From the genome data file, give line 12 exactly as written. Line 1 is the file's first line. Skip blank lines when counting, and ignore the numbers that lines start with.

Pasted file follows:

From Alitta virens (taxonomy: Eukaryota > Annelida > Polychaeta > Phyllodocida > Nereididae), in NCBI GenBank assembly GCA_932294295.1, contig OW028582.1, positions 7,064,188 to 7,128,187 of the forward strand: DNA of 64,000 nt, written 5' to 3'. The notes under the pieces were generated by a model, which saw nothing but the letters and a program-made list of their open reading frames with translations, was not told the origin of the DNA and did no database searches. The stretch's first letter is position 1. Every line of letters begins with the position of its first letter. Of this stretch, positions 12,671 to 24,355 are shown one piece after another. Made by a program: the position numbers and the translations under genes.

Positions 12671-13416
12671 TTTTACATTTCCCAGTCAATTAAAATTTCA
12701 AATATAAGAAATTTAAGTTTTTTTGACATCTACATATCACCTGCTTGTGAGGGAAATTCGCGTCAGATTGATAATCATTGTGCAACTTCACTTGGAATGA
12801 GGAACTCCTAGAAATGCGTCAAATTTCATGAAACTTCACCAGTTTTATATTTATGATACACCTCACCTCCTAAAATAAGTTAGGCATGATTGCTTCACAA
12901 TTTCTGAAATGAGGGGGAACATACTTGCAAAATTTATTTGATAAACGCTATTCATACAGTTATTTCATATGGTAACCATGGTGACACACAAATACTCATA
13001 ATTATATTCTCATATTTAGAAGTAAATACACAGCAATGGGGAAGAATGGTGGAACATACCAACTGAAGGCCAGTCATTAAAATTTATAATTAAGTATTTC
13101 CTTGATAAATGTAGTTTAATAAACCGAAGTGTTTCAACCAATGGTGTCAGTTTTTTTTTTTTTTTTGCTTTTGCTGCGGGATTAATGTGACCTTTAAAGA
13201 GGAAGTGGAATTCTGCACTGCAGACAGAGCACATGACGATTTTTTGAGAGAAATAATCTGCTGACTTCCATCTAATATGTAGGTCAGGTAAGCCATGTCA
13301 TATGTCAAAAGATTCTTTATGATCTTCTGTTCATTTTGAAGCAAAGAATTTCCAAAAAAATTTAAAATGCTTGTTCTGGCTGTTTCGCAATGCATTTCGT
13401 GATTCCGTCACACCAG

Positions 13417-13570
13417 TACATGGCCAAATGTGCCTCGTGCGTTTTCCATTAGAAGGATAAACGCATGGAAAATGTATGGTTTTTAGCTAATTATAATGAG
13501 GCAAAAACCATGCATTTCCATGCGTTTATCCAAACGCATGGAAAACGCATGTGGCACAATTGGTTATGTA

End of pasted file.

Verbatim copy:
Positions 13417-13570